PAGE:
In a neuron, the movement of Na+ and K+ across the membrane occurs at specialized parts of the axon called Nodes of Ranvier—gaps between the protective glial cells that insulate the passage of signals. The movement of these ions gives rise to what is called an action potential: the event in a neural axon that relays a message further down from the soma and the dendrites to the terminus of the neuron. Typically, the concentration of sodium ion inside of a cell is less than that outside of it. Voltage-gated ion channels gradually allow more and more sodium into the cell body of the axon of a neuron, and once the influx of sodium depolarizes the cell (makes the positive charge of the inside of the membrane similar to that of the outside, usually about -55mV) to a significant degree, the cell exceeds its threshold potential and opens all of the sodium and potassium ion channels. The surge of ions into the cell pushes upward to the next Node of Ranvier, propagating the action potential until it eventually reaches the axon terminal at the other end.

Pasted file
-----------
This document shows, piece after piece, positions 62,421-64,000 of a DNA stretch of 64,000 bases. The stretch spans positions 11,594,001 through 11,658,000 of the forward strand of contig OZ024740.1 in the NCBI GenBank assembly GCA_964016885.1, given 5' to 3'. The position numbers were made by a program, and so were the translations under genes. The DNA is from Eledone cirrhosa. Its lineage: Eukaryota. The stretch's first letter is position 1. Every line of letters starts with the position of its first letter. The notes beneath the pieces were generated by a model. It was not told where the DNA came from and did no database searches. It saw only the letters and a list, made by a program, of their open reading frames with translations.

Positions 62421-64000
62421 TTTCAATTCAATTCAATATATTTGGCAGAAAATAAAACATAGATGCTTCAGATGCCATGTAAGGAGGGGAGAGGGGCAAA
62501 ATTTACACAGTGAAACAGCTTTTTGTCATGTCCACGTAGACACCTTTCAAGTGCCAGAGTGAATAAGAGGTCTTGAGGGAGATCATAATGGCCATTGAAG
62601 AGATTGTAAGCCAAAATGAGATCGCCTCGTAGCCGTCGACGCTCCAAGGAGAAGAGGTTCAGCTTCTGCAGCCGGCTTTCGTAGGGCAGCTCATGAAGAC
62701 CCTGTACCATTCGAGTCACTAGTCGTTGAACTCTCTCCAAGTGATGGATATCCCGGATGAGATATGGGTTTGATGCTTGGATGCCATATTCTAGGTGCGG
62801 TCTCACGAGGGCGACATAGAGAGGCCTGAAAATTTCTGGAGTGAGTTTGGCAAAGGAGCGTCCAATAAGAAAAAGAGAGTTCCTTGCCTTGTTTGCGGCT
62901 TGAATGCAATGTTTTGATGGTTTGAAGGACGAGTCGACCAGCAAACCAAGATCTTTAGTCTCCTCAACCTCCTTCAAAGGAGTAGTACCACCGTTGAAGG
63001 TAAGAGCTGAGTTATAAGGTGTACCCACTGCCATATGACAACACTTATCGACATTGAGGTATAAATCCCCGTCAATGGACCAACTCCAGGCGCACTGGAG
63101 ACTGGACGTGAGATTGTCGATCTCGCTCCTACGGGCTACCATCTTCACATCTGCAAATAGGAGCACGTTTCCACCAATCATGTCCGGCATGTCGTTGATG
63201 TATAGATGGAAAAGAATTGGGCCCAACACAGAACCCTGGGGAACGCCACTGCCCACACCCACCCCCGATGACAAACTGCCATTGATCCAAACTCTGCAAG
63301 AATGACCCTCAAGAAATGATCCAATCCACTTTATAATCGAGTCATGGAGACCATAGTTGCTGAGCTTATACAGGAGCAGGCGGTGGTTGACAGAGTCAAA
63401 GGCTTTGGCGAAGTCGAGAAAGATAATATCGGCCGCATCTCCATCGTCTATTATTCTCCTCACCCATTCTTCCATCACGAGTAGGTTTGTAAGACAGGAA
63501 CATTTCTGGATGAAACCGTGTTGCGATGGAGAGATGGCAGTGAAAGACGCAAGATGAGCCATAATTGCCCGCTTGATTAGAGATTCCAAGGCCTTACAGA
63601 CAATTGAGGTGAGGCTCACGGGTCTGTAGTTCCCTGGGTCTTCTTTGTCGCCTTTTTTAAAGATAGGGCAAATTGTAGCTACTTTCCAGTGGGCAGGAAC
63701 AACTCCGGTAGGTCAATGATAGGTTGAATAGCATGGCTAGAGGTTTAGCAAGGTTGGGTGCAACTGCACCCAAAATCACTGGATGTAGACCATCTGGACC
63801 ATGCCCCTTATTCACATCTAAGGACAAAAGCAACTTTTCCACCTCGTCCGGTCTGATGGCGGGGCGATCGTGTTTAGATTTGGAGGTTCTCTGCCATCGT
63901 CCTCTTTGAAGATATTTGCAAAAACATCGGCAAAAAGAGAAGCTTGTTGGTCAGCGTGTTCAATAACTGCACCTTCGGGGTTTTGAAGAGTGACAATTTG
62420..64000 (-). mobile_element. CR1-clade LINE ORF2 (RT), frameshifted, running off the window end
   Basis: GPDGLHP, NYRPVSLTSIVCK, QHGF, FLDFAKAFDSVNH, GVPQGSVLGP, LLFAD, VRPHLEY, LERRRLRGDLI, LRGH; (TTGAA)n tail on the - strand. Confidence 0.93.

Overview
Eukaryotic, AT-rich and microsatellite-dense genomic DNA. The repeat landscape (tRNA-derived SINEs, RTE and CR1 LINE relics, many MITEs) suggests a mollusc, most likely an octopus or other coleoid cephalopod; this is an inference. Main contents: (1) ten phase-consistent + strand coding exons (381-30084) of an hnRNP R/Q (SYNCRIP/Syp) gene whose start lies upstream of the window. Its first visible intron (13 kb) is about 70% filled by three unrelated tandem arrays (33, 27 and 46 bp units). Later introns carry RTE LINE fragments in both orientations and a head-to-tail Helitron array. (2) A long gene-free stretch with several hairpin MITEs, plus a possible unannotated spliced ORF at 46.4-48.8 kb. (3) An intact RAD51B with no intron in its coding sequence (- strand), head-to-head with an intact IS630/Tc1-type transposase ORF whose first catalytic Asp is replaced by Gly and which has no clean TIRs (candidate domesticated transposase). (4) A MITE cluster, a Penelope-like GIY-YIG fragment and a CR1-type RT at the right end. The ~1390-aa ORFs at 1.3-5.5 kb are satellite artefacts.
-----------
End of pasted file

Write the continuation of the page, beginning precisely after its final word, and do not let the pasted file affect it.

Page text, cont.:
The release of neurotransmitters into the synaptic cleft occurs via a different biochemical process. When action potentials reach the end of the axon, they trigger voltage-gated calcium (Ca2+) channels to open, leading to a rush of Ca into the presynaptic terminal. This Ca binds to special receptors in the terminal that leads to the formation of synaptic vesicles. These vesicles absorb a particular neurotransmitter—Acetylcholine, dopamine, and others—and then fuse with the cell membrane facing the synaptic cleft. The vesicles can fuse with the presynaptic membrane because their own cell membranes consist of the same molecules as that of the cell. Once the vesicle fuses with the membrane, the outer barrier opens and the neurotransmitter can spill into the synaptic cleft to bind with cell-surface receptors on the post-synaptic membrane.